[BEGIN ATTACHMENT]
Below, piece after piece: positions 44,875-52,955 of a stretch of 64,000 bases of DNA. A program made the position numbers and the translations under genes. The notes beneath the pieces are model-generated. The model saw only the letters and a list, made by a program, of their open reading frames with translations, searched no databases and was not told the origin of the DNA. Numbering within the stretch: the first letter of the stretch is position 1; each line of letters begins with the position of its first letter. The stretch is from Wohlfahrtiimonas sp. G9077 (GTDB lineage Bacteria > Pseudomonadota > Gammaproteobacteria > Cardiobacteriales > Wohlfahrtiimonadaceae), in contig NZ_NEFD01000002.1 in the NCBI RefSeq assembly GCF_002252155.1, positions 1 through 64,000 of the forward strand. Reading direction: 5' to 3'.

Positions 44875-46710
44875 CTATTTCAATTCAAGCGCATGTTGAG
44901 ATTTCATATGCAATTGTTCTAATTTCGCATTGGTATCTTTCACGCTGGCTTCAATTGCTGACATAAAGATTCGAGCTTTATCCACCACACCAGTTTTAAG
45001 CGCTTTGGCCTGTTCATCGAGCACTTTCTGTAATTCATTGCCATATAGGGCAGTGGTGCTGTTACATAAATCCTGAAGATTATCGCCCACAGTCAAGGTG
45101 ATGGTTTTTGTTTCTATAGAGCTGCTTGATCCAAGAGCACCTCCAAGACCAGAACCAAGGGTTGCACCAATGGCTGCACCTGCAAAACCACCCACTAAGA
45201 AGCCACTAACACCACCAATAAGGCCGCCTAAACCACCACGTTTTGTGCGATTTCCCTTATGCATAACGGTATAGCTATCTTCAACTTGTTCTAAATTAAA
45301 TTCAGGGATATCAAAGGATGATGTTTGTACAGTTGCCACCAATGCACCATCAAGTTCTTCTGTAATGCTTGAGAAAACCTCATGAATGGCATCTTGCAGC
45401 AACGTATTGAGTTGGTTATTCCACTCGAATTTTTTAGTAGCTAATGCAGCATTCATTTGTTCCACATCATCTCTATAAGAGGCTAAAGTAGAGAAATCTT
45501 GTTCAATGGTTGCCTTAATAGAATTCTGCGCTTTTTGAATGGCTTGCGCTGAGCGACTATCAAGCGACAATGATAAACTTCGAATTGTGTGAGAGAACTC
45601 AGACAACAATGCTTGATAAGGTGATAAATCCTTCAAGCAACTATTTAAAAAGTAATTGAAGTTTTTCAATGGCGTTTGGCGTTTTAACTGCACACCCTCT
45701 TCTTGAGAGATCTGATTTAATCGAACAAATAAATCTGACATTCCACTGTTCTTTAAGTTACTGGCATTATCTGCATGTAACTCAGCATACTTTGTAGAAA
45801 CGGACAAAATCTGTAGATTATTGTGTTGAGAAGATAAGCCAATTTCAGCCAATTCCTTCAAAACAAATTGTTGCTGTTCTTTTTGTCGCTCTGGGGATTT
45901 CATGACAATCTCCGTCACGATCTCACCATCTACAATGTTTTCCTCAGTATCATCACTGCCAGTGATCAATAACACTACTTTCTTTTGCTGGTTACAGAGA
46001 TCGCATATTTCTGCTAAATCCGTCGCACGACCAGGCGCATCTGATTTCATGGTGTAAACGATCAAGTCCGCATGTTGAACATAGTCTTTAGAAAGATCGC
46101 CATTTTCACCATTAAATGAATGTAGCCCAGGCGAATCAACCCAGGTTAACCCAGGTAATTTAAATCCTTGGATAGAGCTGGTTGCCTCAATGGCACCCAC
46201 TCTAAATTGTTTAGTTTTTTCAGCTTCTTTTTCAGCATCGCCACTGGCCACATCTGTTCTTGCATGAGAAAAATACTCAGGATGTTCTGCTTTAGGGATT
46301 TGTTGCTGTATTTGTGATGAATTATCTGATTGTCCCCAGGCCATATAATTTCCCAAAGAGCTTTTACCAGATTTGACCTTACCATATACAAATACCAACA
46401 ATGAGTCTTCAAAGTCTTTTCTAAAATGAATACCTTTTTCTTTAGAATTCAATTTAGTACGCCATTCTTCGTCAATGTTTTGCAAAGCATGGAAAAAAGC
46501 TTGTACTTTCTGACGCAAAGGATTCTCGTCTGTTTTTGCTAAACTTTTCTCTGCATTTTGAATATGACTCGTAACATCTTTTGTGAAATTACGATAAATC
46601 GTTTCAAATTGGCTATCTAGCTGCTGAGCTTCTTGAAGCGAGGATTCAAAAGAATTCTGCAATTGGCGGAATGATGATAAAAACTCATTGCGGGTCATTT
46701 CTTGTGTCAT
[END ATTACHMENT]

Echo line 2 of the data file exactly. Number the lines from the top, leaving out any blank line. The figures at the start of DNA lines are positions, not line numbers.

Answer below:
Positions 44875-46710